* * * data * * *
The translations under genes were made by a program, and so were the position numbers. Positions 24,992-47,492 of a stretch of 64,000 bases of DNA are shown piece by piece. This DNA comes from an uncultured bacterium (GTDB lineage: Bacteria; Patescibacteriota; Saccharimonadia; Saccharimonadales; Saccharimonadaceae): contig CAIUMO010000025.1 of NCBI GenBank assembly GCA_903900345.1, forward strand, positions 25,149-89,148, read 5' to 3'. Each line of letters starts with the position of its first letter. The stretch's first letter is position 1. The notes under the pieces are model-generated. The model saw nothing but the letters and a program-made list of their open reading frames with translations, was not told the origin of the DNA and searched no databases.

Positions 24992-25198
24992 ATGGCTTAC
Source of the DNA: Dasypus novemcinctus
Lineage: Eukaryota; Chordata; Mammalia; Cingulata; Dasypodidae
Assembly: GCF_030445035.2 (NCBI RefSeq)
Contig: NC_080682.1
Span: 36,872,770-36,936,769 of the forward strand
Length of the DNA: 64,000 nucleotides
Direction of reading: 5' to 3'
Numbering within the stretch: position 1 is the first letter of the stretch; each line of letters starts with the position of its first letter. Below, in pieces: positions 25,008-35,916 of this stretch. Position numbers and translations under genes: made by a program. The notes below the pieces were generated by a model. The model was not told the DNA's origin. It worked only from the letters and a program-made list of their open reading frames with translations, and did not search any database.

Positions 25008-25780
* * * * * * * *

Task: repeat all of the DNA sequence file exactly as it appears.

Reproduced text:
The translations under genes were made by a program, and so were the position numbers. Positions 24,992-47,492 of a stretch of 64,000 bases of DNA are shown piece by piece. This DNA comes from an uncultured bacterium (GTDB lineage: Bacteria; Patescibacteriota; Saccharimonadia; Saccharimonadales; Saccharimonadaceae): contig CAIUMO010000025.1 of NCBI GenBank assembly GCA_903900345.1, forward strand, positions 25,149-89,148, read 5' to 3'. Each line of letters starts with the position of its first letter. The stretch's first letter is position 1. The notes under the pieces are model-generated. The model saw nothing but the letters and a program-made list of their open reading frames with translations, was not told the origin of the DNA and searched no databases.

Positions 24992-25198
24992 ATGGCTTAC
Source of the DNA: Dasypus novemcinctus
Lineage: Eukaryota; Chordata; Mammalia; Cingulata; Dasypodidae
Assembly: GCF_030445035.2 (NCBI RefSeq)
Contig: NC_080682.1
Span: 36,872,770-36,936,769 of the forward strand
Length of the DNA: 64,000 nucleotides
Direction of reading: 5' to 3'
Numbering within the stretch: position 1 is the first letter of the stretch; each line of letters starts with the position of its first letter. Below, in pieces: positions 25,008-35,916 of this stretch. Position numbers and translations under genes: made by a program. The notes below the pieces were generated by a model. The model was not told the DNA's origin. It worked only from the letters and a program-made list of their open reading frames with translations, and did not search any database.

Positions 25008-25780